He is so bad, that his wife makes him use an outdoor toilet at home (not unusual in Australia). The issue at work has gotten so bad that the three male employees have expressed to me, the manager, that they feel they cannot use the toilet during their nine-hour work day.

My boss isn’t malicious, just oblivious. He is the sort who makes a sandwich directly on the lunch room table and leaves crumbs, tomato juice, honey, jam, butter, etc. all over the table along with his dirty knife, and wanders away happily munching on his lunch. How do I address the bathroom issue?

WTF. Your boss is disgusting, and he is not using the toilet in a normal fashion.

If his wife hasn’t been able to solve this travesty of hygiene, I’m not optimistic that your office will be able to. You can certainly try telling him that he’s leaving the bathroom in such a mess that other employees don’t feel they can use the toilet at all during their work day, but it sounds like it might be more practical to simply let the other men use the women’s bathroom (with the understanding that that access can never, ever be extended to the boss). Or as a group you can try insisting an additional bathroom be added, but that may or may not be practical.

Your boss is foul.

4. How do I ask colleagues to stop sending me encouraging messages while I’m furloughed?

Like many people, I have been furloughed without pay for an indefinite period of time. For various reasons, I am not eligible for government support and I am really, really struggling right now.

My former colleagues are hardly affected by this at the moment, because almost all of them have some kind of fallback income (husbands in secure jobs, supportive parents, even trust funds). They are aware of my predicament, and a few of them make a point of regularly reaching out to me with messages of encouragement. I’m grateful. But to be honest, sometimes I want to scream at them, “Platitudes won’t pay the rent! Inspirational quotes won’t put food on the table!”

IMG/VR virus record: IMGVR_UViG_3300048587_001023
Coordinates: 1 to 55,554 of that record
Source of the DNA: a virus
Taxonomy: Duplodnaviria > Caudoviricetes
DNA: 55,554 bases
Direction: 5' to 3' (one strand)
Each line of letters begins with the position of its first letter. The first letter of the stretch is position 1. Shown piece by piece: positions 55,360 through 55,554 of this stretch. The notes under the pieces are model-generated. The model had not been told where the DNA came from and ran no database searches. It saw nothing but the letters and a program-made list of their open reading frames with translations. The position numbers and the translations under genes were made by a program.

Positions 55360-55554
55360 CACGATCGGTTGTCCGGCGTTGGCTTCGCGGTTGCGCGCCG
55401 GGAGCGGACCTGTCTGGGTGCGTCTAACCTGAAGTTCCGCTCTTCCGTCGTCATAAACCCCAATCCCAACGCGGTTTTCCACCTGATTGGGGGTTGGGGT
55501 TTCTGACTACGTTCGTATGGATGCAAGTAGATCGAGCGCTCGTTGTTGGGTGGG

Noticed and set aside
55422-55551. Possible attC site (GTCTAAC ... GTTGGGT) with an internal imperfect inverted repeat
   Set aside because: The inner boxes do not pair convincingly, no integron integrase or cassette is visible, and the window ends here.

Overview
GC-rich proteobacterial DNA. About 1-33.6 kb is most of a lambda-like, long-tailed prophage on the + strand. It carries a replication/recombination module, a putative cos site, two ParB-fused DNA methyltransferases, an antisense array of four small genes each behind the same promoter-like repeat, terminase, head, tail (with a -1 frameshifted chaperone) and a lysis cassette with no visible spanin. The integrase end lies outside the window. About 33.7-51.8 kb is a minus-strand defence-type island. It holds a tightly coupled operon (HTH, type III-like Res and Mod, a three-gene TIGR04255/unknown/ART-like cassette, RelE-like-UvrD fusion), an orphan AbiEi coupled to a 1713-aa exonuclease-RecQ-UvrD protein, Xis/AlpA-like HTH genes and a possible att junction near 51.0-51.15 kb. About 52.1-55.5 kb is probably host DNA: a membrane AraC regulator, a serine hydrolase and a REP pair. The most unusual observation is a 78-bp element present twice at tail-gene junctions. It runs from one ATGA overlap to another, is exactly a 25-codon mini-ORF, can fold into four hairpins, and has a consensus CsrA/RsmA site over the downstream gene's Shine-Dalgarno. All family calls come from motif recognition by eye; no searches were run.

I just want them to stop. Is there a nice way to get them to do that?

Depending on the relationship, it might be possible to say something like, “I really appreciate you thinking of me, but to be honest I’m in a place where this kind of message makes things more difficult. I’m going to try to take some space from work right now. Thank you for understanding.”

If that feels like too much for the relationship though, it’s okay to just ignore the messages. You don’t need to respond every time. You can even automatically funnel them all to their own folder so you don’t see them as they come in (although it would be worth checking that folder periodically in case there’s something you do want to respond to).